Excerpts from recent editorials in the United States and abroad:
The Washington Post on immigration
Border Patrol agents are stopping unauthorized migrants coming from Mexico at record levels. Little wonder more than half of Americans now say an “invasion” is underway at the southern border, according to a recent NPR/Ipsos poll.
At the same time, net immigration in the United States — the number of all foreign arrivals, including illegal ones, minus the number of departures — has been on a downward slope for five years, partly but not only because of the pandemic. As the Economist noted recently, migrants added just 247,000 people to the U.S. population in the year that ended in July 2021, the smallest increase in three decades and an amount equal to less than one-tenth of 1 percent of the country’s population. The Trump administration, having launched an assault on legal as well as illegal immigration, drove down the number of entries through red tape even before covid-19’s arrival.
Two things are simultaneously true. First, the Biden administration has mishandled immigration messaging by telling migrants not to come even as it pressed for more humane — meaning relaxed — border policies. Second, without a more forward-looking immigration policy, one more closely aligned with labor-force demands in an economy starved for workers, the nation’s long-term economic growth prospects will be stunted.
For now, the former has fouled the prospects for the latter. Despite the fact that most apprehended migrants are sent back to Mexico under a public health edict the Trump administration imposed, Republicans predictably weaponize the surge of migrants at the border, using it to scare Americans and score political points. The fact that net immigration is tumbling and contributing to labor shortages — and thereby also to inflation, by helping to drive up wages — is lost in the tsunami of political rhetoric about an “invasion.”
Credit where it’s due: Despite its contradictory messaging, the Biden administration has taken measured steps to funnel migrants legally into seasonal nonagricultural jobs in sectors where they are desperately needed. This summer, it made available an additional 35,000 temporary visas — more than double the usual cap — to help meet demands from hotels, landscaping businesses, restaurants and amusement parks, among other employers. The new summer visas were on top of an extra 20,000 seasonal visas aimed at addressing labor shortages last winter.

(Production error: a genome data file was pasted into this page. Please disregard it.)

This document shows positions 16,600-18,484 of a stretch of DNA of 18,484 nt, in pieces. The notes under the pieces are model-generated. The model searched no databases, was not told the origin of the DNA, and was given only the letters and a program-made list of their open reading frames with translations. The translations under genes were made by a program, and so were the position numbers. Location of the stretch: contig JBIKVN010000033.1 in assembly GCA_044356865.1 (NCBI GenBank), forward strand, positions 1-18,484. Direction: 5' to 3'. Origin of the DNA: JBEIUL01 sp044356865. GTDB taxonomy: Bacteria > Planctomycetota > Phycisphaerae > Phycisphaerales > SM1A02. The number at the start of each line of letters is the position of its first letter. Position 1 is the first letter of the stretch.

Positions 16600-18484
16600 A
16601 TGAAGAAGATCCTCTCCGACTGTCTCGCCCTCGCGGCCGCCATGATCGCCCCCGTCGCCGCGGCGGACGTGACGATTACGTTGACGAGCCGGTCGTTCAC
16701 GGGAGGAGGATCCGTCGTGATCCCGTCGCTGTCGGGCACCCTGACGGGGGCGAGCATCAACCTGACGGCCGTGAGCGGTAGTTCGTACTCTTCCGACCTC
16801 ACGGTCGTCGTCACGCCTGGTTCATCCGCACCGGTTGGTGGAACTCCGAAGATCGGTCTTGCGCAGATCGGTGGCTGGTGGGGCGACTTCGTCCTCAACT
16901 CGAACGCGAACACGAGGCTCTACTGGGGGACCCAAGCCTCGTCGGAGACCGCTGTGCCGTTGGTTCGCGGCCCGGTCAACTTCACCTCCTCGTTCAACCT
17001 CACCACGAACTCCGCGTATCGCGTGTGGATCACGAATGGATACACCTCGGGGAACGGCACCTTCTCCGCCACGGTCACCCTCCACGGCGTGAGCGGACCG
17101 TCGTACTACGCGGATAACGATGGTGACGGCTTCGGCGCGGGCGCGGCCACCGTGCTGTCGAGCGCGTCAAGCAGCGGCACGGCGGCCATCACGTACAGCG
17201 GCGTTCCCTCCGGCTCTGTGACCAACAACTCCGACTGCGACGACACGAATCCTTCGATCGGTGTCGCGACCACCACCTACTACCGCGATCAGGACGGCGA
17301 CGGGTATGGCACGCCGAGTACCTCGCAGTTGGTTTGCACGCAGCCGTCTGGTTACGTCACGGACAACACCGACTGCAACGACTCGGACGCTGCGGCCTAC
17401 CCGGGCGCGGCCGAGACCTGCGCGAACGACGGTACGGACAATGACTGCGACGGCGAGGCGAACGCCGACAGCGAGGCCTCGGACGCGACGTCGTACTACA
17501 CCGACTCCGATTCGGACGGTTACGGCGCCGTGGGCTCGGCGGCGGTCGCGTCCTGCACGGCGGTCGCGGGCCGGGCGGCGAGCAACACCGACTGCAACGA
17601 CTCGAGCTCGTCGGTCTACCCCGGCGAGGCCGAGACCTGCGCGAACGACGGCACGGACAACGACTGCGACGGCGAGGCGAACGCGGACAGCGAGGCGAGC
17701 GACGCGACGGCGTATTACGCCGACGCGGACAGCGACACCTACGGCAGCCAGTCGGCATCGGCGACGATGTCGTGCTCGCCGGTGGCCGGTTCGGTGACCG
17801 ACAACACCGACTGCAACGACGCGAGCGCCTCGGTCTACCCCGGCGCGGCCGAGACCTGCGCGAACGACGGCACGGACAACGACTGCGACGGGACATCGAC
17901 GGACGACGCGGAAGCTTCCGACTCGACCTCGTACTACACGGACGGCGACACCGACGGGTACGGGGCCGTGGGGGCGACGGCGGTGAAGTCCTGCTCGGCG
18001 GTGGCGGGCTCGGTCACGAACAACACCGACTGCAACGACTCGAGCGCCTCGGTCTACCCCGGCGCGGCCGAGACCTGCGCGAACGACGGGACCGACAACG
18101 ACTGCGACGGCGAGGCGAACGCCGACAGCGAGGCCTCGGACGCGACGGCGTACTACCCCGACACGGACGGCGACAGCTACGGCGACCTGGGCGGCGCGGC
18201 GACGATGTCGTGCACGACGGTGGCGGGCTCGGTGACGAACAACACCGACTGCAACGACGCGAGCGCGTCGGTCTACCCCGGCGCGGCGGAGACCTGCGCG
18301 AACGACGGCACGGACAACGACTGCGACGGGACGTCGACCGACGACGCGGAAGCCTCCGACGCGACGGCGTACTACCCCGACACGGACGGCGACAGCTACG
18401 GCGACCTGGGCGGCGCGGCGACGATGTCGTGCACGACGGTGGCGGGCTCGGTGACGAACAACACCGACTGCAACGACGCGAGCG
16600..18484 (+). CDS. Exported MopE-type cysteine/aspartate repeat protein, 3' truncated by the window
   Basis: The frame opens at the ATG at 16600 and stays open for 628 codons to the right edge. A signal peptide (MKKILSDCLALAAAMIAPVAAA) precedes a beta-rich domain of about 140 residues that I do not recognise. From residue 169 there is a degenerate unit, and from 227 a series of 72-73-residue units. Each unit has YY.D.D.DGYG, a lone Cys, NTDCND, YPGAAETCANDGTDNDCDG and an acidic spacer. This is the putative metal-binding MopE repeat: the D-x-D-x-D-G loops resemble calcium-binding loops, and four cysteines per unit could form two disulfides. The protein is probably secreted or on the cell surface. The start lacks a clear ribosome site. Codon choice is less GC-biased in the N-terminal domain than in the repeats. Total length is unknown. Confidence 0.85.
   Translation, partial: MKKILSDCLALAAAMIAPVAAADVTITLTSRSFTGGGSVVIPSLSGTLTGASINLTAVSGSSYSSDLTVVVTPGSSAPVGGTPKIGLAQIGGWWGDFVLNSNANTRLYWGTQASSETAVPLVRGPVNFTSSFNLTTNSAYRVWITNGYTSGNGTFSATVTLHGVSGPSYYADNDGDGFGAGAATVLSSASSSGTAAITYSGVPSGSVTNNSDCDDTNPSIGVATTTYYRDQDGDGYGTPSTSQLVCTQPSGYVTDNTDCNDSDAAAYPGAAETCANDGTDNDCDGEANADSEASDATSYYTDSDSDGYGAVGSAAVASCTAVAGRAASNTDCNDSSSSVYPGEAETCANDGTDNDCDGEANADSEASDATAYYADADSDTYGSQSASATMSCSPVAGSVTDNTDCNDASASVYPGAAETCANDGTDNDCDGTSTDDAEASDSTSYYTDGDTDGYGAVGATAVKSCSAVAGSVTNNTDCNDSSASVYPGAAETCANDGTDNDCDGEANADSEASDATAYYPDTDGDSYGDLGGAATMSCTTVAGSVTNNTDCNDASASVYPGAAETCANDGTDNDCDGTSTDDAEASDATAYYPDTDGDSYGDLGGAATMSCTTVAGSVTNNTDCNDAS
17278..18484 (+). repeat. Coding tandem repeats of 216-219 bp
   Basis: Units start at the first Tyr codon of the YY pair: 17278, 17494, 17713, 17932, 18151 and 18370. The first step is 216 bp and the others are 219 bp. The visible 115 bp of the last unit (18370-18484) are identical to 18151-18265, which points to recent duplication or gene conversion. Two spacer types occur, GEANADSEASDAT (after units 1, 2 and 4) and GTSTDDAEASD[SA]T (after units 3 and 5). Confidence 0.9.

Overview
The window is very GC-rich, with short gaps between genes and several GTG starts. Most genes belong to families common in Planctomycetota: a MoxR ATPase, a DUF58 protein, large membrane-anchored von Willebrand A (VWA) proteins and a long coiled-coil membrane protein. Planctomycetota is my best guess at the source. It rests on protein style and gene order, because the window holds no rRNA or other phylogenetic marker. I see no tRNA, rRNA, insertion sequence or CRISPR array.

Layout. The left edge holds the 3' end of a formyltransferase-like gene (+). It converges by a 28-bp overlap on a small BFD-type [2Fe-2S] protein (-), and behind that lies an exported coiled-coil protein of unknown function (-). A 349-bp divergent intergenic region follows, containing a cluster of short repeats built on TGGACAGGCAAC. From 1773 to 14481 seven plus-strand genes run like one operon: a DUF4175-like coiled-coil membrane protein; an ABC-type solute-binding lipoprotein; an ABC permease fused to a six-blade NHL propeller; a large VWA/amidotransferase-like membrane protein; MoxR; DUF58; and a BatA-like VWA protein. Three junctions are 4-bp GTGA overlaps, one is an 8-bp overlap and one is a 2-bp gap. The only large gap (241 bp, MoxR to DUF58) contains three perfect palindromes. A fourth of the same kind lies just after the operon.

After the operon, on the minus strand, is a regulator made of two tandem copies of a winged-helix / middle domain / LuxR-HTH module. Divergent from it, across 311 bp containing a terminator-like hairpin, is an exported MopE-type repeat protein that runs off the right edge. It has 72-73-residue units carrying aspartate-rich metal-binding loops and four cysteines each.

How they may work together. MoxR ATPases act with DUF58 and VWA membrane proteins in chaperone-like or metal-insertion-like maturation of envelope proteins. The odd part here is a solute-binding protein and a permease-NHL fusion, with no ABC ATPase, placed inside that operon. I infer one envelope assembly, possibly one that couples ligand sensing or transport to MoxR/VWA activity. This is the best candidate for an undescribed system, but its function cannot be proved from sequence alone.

The bad news is that those numbers are too modest and will not offset projected stagnation in the U.S.-born labor force over the coming two decades. The nation’s anemic birthrate, which has declined in every year but one since 2014, will sap economic vitality in the absence of a robust flow of immigrant workers.
The way out of that dead end is for Congress to overhaul the immigration system to allow for higher inflows of legal workers and a path to legalization for some of the estimated 10 million undocumented migrants, many of whom have been in this country for 15 years or more. Unfortunately, there is little prospect of that in a political environment where Republicans falsely equate immigrants with higher crime, draining welfare programs, and smuggling fentanyl and other drugs. If immigration is forever wielded as a political cudgel, and not as a policy component of economic growth, everyone will suffer.
The Wall Street Journal on Joe Biden's rallies mirroring Donald Trump's
It’s been obvious for years that while Democrats claim to fear and loathe Donald Trump, they really can’t live without him. They need him around, they want him around, because they think he’s their ticket to remain in power.
Any doubt about that proposition vanished with President Biden’s Thursday night speech that had a single political purpose: Elevating Mr. Trump to the center of the fall campaign. Forget all the high-minded talk about saving democracy, which is hardly in danger in a midterm election in which Mr. Trump isn’t even on the ballot. Democrats want to pretend the former President is on the ballot to campaign against as the great Democratic foil.
The strategy is especially helpful for Mr. Biden, whose main (and perhaps only) utility to Democrats is as the man who defeated Mr. Trump. Without Mr. Trump to kick around, the unpopular 79-year-old President will likely be nudged, or perhaps elbowed, aside by younger Democrats in 2024. But if Mr. Trump runs again, Mr. Biden has a raison d’etre. As our columnist Holman Jenkins has argued, the two men are political co-dependents.